QUICK!, think of one of your goals. If you answered with a goal that you wish to accomplish in 12 months or more, then you are like most Americans. The idea of goals has commonly been taught as an ultimate, a final destination in which that ever-elusive principle called success resides. But how many people actually accomplish their goals and become successful?
According to the University of Scranton, only 8% of New Year’s Resolutioners accomplish their goal by years end. So what is it that 92% of us are doing wrong between January 1 and December 31? Are we just simply not as ambitious? Motivated? Smart?
The outstanding answer to the above is a roaring No! You are not fundamentally different. Let's unravel this study and realize that it merely highlights a large discrepancy, but does not address its core, underlying issue. When 66% of all New Year’s Resolutions are fitness related while obesity rates simultaneously hit all-time highs, year after year, there exists a major gap between what we set out to accomplish, and what we actually accomplish. So instead of disastrously deciding that we are the source of the problem, why not begin with the fundamentals of the problem and begin with our very understanding of goals?
We are constantly reminded to set goals, and to set larger-than-life expectations as to not cut ourselves short. From a young age, we are taught to aspire to rank among society’s elite, doctors, lawyers, and businesspeople. Taught to become wealthy beyond our wildest imagination. Taught to shoot for the moon. And while this strategy is great at creating motivation and purpose (although often temporary and fickle), it also commonly leads to this incorrect notion that goals are wishes only for the far future, the works of fantasy almost. With society perpetually encouraging us to have goals that become more and more grandiose, a fancier car, a bigger house, a more prestigious job, our goals simultaneously become farther and farther away.
“What is your 5, 10, and even 20! Year plan?” have all become common questions to ask (I was just a young lad in the womb at the time!). But the largeness and futuristic tense of all of our goals makes us become disconnected from our them. And for many, they become so distant that when presented with the opportunity to achieve their goal, they do not know how to respond to the scope of the task and it seems daunting. To the point, in fact, where we ironically hide from our goals. As Marianne Williamson said, “It is our light not our darkness that most frightens us.”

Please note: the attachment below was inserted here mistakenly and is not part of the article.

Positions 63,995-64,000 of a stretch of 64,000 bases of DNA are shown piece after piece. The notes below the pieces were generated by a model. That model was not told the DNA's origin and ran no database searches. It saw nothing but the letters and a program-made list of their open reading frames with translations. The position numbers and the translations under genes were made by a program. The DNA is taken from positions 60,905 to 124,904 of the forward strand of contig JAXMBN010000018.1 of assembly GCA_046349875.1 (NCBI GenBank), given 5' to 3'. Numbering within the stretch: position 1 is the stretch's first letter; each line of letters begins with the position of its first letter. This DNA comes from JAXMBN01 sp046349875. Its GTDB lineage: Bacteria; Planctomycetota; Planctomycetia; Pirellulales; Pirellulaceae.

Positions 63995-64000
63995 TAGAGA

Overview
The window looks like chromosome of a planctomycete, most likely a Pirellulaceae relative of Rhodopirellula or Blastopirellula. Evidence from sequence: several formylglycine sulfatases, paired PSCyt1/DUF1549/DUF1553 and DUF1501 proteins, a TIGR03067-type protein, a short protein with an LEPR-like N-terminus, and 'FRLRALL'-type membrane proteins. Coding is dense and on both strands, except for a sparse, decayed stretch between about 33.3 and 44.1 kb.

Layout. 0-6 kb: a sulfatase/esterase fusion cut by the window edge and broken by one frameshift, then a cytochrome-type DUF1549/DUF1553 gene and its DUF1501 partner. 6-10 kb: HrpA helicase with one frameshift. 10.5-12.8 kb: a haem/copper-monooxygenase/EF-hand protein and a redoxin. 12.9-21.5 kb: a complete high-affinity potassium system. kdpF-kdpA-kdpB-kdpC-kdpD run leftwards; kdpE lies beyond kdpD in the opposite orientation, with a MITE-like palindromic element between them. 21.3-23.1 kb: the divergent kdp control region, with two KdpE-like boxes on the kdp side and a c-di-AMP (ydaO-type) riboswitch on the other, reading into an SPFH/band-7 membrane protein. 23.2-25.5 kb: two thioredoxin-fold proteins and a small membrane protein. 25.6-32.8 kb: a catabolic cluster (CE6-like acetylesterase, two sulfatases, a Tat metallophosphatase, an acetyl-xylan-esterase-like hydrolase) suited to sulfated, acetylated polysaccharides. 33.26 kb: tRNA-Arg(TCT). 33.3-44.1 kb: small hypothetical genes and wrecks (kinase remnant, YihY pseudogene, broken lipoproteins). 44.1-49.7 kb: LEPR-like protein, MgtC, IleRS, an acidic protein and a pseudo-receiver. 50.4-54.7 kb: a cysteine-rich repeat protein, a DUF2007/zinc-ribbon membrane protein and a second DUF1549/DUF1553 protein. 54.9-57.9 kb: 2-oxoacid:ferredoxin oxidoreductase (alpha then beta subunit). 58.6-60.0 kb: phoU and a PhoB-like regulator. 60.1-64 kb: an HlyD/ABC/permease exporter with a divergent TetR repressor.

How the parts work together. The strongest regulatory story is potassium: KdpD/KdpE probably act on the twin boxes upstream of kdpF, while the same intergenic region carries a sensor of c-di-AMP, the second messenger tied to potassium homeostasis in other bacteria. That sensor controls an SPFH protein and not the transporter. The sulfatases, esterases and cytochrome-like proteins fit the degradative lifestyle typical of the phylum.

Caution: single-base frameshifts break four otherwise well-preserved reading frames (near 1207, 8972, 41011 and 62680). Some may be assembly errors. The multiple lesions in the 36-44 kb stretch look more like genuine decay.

So then what can we do? Rather than teaching our youth to solely be goal-setters, let’s change the paradigm and become goal-getters. Let’s not only teach our youth how to set goals (the manner in which is another problem in and of itself), but also a process by which they can accomplish their goals. Goals are not one-time deals. They shouldn't be passionately conceived and tragically forgotten for the memory bank of retirement. They have to be consciously remembered and actively pursued. The easiest way of accomplishing this is to break down our goals by shorter and shorter time-frames, setting and measuring shorter term goals.
We live our lives one day at a time, so why not organize it one day at a time? Organizing a list of daily mini-goals that you wish to accomplish each day creates a process by which you can measure your goals, and what gets measured, gets managed.
Imagine the power behind a process that could rid you of all worry, from your weight and health to your finances and career. This information will change your life! I would recommend using a dedicated small notepad and pen, not any online program, and especially not only in your mind! Think of how many things you were going to do, but "forgot" or "just didn't get around to do", calling aunt Sarah, paying that overdue book notice, and writing your dream science-fiction thriller. Maintaining a physical to-do list creates a tangible form of accountability. By writing down your daily goals, you will break down the perceived time-distance to your goals and given a chance to take a positive step toward your goals Every. Single. Day. Achieve a piece of your success Every. Single. Day. Have a taste of its glorious experience, Every. Single. Day. (Well don’t taste TOO much if you plan to drop a few pounds) And most importantly, it provides a guaranteed process for reaching any goal.
Achieving a goal is one moment, but the journey is a time-intensive experience. Why not enjoy the experience along the way? By accomplishing your daily mini-goals, you will be on the path to accomplishing your longer term goals. But most importantly, you will be consciously living in success. You’ll find your days a lot more fulfilling. A lot more memorable. A lot more satisfying. You'll be on the path to waking up eager to begin and going to sleep at night feeling accomplished, every day. By investing our efforts and dedicating ourselves to the process, success in attaining our goals doesn't become a matter of chance, but rather choice. If we know our plan and know ourselves, we have nothing to fear. So let's Plan the Work, & Work the Plan
So the next time you're asked on your goals, remember to think about your DAILY accomplishments as well!